Bassantin, James (DNB00)
|←Bass, Michael Thomas||Dictionary of National Biography, 1885-1900, Volume 03
BASSANTIN, JAMES (fl. 1568), Scotch astronomer and mathematician, was the son of the laird of Bassendean in the Merse, Berwickshire, and was born in the reign of James IV (1486-1513). He entered the university of Glasgow at an early age, and, after finishing his studies in belles-lettres and philosophy, applied himself specially to mathematics and kindred sciences, in which he acquired remarkable proficiency. He then travelled through the Low Countries, Switzerland, France, Italy, and Germany, and finally settled in Paris, where for several years he taught mathematics with great success. He returned to Scotland in 1562. On the way thither, according to Sir James Melville (Memoirs (Ballantyne Club), p. 203), he met Sir Robert Melville (Sir James's brother), and predicted to him as the result of his study of 'hich seyences' that there would be 'at length captivity and utter wreck ' for Mary at the Queen of England's hands, and also that the kingdom of England would at length fall of right to the crown of Scotland, but at the cost of many bloody battles, at which the Spaniards would be helpers, 'taking a part to themselves for their labours, quhilk they will be laith to leave again.' The latter part of this prediction was so belied by events as totally to discredit the astrological claims which might have obtained feasible support by the fulfilment of the earlier part, although Mary's ruin could easily have been foreseen by many other persons. Bassantin, it may be added, was a keen politician, and a supporter of the regent Murray. He is said not to have been skilled in any language except his mother tongue and French. He wrote his books in the latter language, which he spoke with difficulty, and wrote very ungrammatically; but although the Latin, Greek, and Arabic books on astronomy were shut to him, and he thus depended for his knowledge in a great degree on his own observation, he had the reputation of being one of the chief astronomers of his time. His planetary system was, however, that of Ptolemy. He died in 1568. His principal work is his 'Astronomique Discours,' Lyons, 1557, a Latin translation of which, under the title 'Astronomia Jacobi Bassantini Scoti, opus absolutissimum,' was published at Geneva in 1559 by John Tornœsius, who, in an epistle addressed to Frederick IV, count palatine of the Rhine, gives a very eulogistic account of the author. In 1555 Bassantin published at Lyons a corrected edition of the work of Jacques Focard, 'Paraphrase de l'Astrolabe,' to which he added 'Une Amplification de l'usage de l'Astrolabe.' This work, is erroneously referred to in all accounts of Bassantin as wholly his own. Another edition by Dominique Jacquinot appeared in 1598. Bassantin also wrote 'Super Mathematica Genethlinca,' or 'Calculs des Horoscops:' 'Arithmetica;' 'Musique selon Platon;' and 'De Mathesi in genere,' but probably these were never published, as their date is not given in any bibliographical work.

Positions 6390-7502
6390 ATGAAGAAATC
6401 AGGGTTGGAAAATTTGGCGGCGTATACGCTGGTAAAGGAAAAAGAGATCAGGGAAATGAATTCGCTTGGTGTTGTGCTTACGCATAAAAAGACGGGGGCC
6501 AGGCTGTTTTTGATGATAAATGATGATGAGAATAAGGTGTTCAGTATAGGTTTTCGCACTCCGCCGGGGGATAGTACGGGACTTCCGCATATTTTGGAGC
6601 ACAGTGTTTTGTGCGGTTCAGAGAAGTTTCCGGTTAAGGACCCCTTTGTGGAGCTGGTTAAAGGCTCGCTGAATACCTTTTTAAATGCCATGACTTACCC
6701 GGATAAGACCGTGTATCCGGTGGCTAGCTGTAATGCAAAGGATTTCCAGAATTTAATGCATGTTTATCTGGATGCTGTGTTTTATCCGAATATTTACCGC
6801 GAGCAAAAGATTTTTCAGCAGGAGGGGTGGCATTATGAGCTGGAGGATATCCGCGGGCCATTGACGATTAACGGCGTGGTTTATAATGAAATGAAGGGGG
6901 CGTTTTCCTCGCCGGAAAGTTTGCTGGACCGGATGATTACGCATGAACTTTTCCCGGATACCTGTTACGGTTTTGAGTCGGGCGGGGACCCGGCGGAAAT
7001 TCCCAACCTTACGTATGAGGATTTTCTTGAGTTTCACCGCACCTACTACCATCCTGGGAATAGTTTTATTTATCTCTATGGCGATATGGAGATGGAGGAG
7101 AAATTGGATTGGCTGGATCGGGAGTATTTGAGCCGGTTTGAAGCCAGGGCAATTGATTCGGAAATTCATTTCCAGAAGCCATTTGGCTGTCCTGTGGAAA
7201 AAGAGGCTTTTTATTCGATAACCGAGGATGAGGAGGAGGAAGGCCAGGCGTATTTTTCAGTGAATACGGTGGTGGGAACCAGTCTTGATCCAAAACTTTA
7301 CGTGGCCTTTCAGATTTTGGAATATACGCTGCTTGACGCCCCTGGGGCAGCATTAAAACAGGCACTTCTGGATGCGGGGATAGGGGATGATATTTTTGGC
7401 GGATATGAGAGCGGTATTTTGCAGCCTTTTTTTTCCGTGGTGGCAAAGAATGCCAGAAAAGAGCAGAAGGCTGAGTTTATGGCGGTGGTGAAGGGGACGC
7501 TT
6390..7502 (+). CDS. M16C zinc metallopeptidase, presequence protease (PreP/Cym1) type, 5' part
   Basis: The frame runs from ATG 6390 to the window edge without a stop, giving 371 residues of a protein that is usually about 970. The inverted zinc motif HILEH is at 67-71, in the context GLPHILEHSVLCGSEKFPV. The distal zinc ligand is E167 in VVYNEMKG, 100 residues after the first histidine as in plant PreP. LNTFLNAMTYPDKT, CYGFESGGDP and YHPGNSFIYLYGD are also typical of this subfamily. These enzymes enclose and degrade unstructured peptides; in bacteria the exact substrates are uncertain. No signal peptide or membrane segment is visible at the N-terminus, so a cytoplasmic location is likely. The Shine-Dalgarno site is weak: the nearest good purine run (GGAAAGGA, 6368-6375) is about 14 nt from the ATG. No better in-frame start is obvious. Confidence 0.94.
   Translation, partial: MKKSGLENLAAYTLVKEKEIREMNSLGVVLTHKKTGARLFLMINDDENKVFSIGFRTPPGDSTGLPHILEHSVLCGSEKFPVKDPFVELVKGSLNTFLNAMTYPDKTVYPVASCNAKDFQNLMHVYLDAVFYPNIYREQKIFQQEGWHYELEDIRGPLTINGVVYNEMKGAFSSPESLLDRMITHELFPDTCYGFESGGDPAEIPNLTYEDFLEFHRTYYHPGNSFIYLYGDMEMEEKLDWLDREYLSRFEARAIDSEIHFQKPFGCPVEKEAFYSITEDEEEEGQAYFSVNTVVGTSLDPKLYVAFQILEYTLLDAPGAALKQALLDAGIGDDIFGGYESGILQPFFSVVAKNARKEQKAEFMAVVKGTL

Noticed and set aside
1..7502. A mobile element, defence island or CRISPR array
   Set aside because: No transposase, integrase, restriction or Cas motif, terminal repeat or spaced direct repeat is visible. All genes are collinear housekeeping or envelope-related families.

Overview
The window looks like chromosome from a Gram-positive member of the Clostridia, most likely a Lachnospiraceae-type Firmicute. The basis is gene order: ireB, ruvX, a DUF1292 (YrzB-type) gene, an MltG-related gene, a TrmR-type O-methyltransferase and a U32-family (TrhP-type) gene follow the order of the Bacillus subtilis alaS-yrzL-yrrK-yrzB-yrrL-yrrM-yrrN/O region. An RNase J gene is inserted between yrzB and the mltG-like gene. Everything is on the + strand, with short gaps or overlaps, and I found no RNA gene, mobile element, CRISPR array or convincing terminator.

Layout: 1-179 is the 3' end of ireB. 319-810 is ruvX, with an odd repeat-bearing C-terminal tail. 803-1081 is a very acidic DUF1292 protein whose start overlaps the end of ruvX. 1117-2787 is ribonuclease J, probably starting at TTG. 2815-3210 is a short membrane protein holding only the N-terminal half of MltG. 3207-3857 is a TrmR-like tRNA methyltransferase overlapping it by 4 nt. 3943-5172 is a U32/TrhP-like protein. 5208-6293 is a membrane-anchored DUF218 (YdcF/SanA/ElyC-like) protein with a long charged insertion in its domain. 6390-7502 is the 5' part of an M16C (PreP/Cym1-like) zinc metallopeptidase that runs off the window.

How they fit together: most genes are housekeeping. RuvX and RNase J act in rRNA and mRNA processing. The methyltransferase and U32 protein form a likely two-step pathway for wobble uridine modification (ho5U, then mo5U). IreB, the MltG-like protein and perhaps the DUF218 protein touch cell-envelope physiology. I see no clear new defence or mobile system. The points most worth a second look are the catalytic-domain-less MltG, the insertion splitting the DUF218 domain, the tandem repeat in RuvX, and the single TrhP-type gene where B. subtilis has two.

[Dempster's Hist. Eccl. Gent. Scot. (1627), pp. 107-8; Tanners Bibl. Brit. 79; Mackenzie's Scottish Writers, iii. 81-99; Biog. Brit. (Kippis), i. 675-7; Melville's Memoirs, ut supra; Nouvelle Biographia Génèrale, iv. 696-7; Hutton's Math. Dict. i. 216; Edinburgh Advocates' Library Catalogue; Brit. Mus. Cat.]